The last couple of weeks I have been taking our daughter Catherine out to learn how to drive. In our trips the three words that keep coming out of my mouth are "STOP" "LOOK" and "LISTEN." "Stop" "look" and "listen" are important words to keep in mind especially at intersections both in driving and in life. Perhaps these three words are also important words to ponder in connection with our gospel for this day. STOP LOOK AND LISTEN.
After a hectic pace of preaching, teaching, feeding and healing, Jesus takes his closest companions away with him. They STOP all that they are doing, even though their work seems all very important and take time away. Really away-the climb up the mountain was not a quick trip but a process of moving farther and farther away from the daily grind to a different place. Away from all the distractions. They are there to pray, but the disciples fall into what we often do when there is "down time." They sleep. But Jesus prays.
Particularly in the Gospel of Luke, prayer has a main role in Jesus' ministry. Before, during and after major events, and beyond routine prayer, Jesus is seen in deep prayer. When Jesus is baptized it is while he is praying that the Spirit descends. Before selecting the twelve disciples, Jesus prays. Prayer sustained Jesus in the temptations of the wilderness, and the constant demands upon him and it will sustain him as he comes off of the mountain and "turns his face to Jerusalem" and the cross. In all of these moments, Jesus STOPS to commune in prayer. Here on the mountain when God is revealed, it is while Jesus is praying
The disciples have been sleepy, but what happens compels not only Peter and James and John to LOOK, but us as well. Until now they have seen the gradual unfolding of Jesus' birth into humanity and the fulfilling of prophecy. And just before this, when Jesus asks "who do you say I am?" Peter has blurted out a truth he cannot comprehend that Jesus is the Christ of God- one who is divine and is deliverer. Now on the mountain we look at this vision, the revelation of this truth.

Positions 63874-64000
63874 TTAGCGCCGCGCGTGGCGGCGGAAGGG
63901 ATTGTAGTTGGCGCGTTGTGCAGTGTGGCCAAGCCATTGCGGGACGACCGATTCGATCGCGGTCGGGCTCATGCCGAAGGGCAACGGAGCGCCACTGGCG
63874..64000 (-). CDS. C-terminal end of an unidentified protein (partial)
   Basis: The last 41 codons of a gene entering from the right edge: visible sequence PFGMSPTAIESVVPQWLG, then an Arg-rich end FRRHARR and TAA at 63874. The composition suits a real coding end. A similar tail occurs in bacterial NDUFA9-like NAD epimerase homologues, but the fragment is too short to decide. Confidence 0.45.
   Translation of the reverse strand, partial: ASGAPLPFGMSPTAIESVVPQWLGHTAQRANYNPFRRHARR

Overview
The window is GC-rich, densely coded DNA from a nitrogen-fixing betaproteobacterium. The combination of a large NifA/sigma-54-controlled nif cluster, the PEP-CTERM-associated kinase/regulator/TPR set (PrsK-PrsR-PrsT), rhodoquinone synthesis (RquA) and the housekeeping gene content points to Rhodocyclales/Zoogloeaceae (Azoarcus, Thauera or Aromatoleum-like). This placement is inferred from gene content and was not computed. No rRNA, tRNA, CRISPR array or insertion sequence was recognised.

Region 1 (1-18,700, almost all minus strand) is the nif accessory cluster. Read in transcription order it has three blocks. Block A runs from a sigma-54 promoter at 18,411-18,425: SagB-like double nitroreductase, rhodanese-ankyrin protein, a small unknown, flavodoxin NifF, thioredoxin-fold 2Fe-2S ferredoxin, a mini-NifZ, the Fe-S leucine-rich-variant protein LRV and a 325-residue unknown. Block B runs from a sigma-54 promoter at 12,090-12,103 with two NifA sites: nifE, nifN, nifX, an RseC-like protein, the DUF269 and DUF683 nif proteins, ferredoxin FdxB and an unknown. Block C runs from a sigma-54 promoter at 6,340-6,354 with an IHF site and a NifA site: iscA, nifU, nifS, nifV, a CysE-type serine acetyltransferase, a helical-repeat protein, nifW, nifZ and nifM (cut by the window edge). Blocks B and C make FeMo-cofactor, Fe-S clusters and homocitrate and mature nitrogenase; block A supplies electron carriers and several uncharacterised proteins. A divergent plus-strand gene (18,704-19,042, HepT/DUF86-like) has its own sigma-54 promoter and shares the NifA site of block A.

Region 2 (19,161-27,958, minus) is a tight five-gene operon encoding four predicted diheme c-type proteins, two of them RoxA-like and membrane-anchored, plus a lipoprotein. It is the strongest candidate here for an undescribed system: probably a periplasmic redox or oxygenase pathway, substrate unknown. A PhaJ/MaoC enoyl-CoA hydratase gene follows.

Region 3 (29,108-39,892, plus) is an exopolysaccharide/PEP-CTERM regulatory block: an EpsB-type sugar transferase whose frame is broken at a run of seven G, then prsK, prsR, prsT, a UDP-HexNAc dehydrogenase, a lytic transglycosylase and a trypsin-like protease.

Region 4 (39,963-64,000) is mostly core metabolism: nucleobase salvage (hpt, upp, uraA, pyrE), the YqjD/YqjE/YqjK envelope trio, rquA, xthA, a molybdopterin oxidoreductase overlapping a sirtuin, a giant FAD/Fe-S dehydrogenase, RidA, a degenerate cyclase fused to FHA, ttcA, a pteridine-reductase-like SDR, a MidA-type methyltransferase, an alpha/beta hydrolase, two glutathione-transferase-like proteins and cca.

In overwhelming glory, the brilliance of the light radiating from within Jesus and the forces of nature collaborating must have exceeded comprehension. The disciples, barely awake, see one who looks like the Jesus they have known, but yet is not just the Jesus they knew. Until now they have seen Jesus as teacher- one who gives answers; as leader- one who can control things; as friend. He may be better at these things but there is still a perception that with effort one could be his equal.
Now they catch a glimpse of divinity, of the cosmic and they begin to grasp an inequality they can never bridge. They see their own frailty and dependence. They do things we do in such times-they try to manage or quantify the situation. But revelation and prophecy are dancing before them. NOW WHAT? WHAT DOES IT MEAN? WHAT SHOULD WE DO?
And then the cloud rolls in and the voice of God booms out-LISTEN!!
What happens on the mountain demonstrates God's power and might. Demonstrates God having entered humanity. But is also demonstrates humanity experiencing the presence and communion with God. A God who seeks not monologue but conversation, but in so doing reminds us of how real conversation works- which leads me back to prayer.
Phillip Yancey suggests that "prayer stands as the place where God and human beings meet." Yancey notes that, "In theory prayer is an essential human act and a priceless point of contact with the God of the universe." In theory we treat prayer as essential and priceless. And in theory in our lives we are all good at conversation. But in reality, there are factors that get in the way.
We are skeptics. In days of old people lifted their heads to the heavens to pray for more rain or protection from the storm. With our recent weather we know a thing or two about that place. But now, we study low pressure fronts, monitor weather in 15 minute increments, rush to stay in touch with friends, and curse the science when it fails us.
We are strapped for time. Our communication with others is getting shorter and more cryptic with texting, email, instant messaging, camera phones. There is less and less actual conversation. And just less conversation at all. Because there isn't enough time. Think of all the things we need to schedule. Where does God fit in when our lives already seem so far behind?
We become reduced to "drop and run" prayer to God not experiencing God in prayer. There is a difference- prayer is a relationship. Our relationship with God. And like all good relationships it has its ups and downs and a learning process. There are moments of great excitement and the mundane. Times of keen focus and constant distraction. Experiences of joy and of irritation. Prayer has features in common with all relationships that matter. Prayer is the key to THE relationship that matters.